Beale comments, “The point of the quotation is that Jesus holds the power over salvation and judgment. In 1:18 the stress is on his sovereignty over death and judgment, while 3:7 the emphasis is on his authority over those entering the kingdom. John compares the historical situation of Eliakim in relation to Israel with that of Christ in relation to the church in order to help the readers better understand the position that Christ now holds as head of the true Israel and how this affects them.”[ii]

The idea here is that the local unbelieving Jews are as worthless and contrary to the Lord’s true heart as the former priest Shebna (from Isaiah’s day), and Eliakim is a type of Christ who will righteously lead the church/Israel.

There is some Messianic fulfillment of the typology here, according to Beale (who gives 5 reasons why this is so). One of the red flags to this that “whenever David is mentioned in connection with Christ in the NT there are usually discernable prophetic, messianic overtones.”

There is also a striking resemblance to Isaiah 22:22 and Isaiah 9:6-7 which is the passage we commonly have come to know as referring to Christ:

For to us a child is born, to us a son is given; and the government shall be upon his shoulder, and his name shall be called Wonderful Counselor, Mighty God, Everlasting Father, Prince of Peace. [7] Of the increase of his government and of peace there will be no end, on the throne of David and over his kingdom, to establish it and to uphold it with justice and with righteousness from this time forth and forevermore. The zeal of the LORD of hosts will do this. (Isaiah 9:6-7)

So we see clear similarities between the Messiah in Is. 9 and Eliakim typologically in Isaiah 22.

What does this all mean though? Beale says, “Ethnic Israel, which was claiming to be the divine agent wielding the power of salvation and judgment, no longer held this position. Christ’s followers could be assured that the doors to the true synagogue were open to them, whereas the doors remained closed to those who rejected Christ.”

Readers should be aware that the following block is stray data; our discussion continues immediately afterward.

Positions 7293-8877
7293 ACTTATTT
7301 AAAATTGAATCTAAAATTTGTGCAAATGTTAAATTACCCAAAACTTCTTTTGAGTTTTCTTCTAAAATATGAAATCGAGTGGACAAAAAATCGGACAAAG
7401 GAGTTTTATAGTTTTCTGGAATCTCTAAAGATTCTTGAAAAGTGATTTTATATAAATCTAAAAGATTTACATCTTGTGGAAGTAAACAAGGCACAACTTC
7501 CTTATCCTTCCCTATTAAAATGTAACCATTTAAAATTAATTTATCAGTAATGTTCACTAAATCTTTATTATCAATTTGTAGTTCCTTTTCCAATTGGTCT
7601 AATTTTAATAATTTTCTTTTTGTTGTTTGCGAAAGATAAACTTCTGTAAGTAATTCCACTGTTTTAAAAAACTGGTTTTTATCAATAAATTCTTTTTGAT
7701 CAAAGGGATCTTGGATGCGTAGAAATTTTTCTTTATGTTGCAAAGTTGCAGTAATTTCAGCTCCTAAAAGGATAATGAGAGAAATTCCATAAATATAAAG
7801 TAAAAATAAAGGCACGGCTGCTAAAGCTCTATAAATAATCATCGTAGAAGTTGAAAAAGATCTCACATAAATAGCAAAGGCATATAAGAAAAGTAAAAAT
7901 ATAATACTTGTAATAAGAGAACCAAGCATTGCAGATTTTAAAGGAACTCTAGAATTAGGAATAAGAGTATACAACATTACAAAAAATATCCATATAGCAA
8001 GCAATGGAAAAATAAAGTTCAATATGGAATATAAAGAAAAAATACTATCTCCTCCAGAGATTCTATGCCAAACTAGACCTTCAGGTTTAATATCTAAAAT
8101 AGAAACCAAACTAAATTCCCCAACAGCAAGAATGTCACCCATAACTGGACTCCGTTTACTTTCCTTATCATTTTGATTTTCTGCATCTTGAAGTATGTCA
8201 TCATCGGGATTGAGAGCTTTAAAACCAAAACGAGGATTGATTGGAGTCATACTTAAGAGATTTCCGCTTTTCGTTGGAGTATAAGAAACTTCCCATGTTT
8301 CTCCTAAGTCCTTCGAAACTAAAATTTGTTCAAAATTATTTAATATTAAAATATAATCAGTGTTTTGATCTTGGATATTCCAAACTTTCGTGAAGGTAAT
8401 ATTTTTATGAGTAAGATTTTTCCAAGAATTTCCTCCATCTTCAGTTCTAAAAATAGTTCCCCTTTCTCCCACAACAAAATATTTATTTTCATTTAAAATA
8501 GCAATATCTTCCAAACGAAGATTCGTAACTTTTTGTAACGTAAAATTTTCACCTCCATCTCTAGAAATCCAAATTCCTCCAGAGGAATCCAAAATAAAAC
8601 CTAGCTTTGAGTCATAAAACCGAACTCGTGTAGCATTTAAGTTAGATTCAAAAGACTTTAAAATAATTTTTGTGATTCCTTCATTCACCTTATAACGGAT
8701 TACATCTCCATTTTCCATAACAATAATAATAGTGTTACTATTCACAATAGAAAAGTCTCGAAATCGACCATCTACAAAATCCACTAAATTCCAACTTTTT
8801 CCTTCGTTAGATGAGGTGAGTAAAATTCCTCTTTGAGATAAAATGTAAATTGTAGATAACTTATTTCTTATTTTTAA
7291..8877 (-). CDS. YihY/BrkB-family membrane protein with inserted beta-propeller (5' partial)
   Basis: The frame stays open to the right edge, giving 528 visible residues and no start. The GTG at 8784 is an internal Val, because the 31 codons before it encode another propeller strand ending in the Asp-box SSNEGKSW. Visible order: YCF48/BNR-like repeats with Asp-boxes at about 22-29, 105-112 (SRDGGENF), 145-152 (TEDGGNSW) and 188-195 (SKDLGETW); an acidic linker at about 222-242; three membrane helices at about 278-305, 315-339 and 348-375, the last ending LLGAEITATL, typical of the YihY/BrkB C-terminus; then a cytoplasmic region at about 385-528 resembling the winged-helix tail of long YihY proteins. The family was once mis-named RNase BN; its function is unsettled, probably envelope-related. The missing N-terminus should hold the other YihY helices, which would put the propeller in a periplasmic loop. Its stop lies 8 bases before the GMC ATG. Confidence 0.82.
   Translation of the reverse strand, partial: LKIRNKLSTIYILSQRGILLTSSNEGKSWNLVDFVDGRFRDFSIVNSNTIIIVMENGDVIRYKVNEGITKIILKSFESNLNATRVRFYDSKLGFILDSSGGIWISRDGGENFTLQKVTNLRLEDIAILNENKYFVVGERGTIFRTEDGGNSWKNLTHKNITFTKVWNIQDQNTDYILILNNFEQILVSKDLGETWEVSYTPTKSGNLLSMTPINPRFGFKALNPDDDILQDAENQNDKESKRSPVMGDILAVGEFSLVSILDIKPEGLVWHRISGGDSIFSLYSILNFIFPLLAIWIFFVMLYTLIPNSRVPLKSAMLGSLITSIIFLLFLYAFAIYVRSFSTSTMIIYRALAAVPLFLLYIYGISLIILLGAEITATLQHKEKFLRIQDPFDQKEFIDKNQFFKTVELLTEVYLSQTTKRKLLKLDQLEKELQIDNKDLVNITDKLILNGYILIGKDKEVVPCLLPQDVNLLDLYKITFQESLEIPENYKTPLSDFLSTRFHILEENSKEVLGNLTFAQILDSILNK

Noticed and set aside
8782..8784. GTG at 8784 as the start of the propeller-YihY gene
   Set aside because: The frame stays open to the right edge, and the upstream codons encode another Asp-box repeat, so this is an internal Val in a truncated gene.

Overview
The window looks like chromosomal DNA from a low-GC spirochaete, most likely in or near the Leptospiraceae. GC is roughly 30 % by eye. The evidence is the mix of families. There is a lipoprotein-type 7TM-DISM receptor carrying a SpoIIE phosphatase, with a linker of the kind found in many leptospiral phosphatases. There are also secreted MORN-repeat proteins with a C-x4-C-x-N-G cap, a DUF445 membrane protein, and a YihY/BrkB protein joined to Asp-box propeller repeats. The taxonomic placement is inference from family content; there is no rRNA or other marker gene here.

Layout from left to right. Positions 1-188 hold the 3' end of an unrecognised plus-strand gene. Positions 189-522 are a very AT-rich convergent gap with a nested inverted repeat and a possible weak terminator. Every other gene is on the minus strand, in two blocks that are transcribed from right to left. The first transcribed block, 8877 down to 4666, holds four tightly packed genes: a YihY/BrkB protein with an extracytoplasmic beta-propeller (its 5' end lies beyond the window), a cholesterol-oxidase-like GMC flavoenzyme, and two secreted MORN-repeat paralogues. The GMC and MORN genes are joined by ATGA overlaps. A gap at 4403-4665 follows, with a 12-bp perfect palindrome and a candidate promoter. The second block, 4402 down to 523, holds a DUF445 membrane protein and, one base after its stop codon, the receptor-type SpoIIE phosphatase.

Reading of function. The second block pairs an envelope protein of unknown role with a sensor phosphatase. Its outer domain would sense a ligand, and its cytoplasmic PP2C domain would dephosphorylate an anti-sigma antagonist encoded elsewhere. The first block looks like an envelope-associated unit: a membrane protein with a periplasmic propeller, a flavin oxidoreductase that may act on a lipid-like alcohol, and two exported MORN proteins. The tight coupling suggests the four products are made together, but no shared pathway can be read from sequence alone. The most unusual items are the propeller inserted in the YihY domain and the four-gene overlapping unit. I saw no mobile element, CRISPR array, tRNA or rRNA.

Therefore these keys symbolize the fact that Jesus is in control of who is let in heaven – contra popular jokes, it isn’t Saint Peter at the pearly gates determining whose coming and going! It is Jesus. He is the one who determines who is allowed into the blessed realm.

3:8 “‘I know your works. Behold, I have set before you an open door, which no one is able to shut. I know that you have but little power, and yet you have kept my word and have not denied my name.

Surely we think of the fact here that Jesus himself is the door to salvation. This is what He says in John 10:

So Jesus again said to them, “Truly, truly, I say to you, I am the door of the sheep. All who came before me are thieves and robbers, but the sheep did not listen to them. I am the door. If anyone enters by me, he will be saved and will go in and out and find pasture. (John 10:7-9)

Matthew Henry says, “He opens. He opens a door of opportunity to his churches; he opens a door of utterance to his ministers; he opens a door of entrance, opens the heart; he opens a door of admission into the visible church, laying down the terms of communion; and he opens the door of admission into the church triumphant, according to the terms of salvation fixed by him. [2.] He shuts the door. When he pleases, he shuts the door of opportunity and the door of utterance, and leaves obstinate sinners shut up in the hardness of their hearts; he shuts the door of church-fellowship against unbelievers and profane persons; and he shuts the door of heaven against the foolish virgins who have slept away their day of grace, and against the workers of iniquity, how vain and confident soever they may be.”

3:9 Behold, I will make those of the synagogue of Satan who say that they are Jews and are not, but lie—behold, I will make them come and bow down before your feet, and they will learn that I have loved you.

Different churches have different struggles. For the church at Philadelphia, the issue pertains mostly to local Jews are causing them issues. Jesus is brutal in his framing of the issue. I couldn’t help but think back to times in the Bible when God re-named someone, like Abram who became “Abraham.” Later Jesus would “name” the Pharisees “brood of vipers” and so forth. The point is that when God “names” something He cuts right to the heart of the matter, and sometimes His assessment is very very frank. Every time I feel a tad bit sheepish for my own frankness in a loving rebuke, I read passages like this and remember again that God is brutally honest in His naming, and in the case of those who cause his children to stumble, he minces no words. In this case, he’s affiliating the local Jews with the “synagogue of Satan”!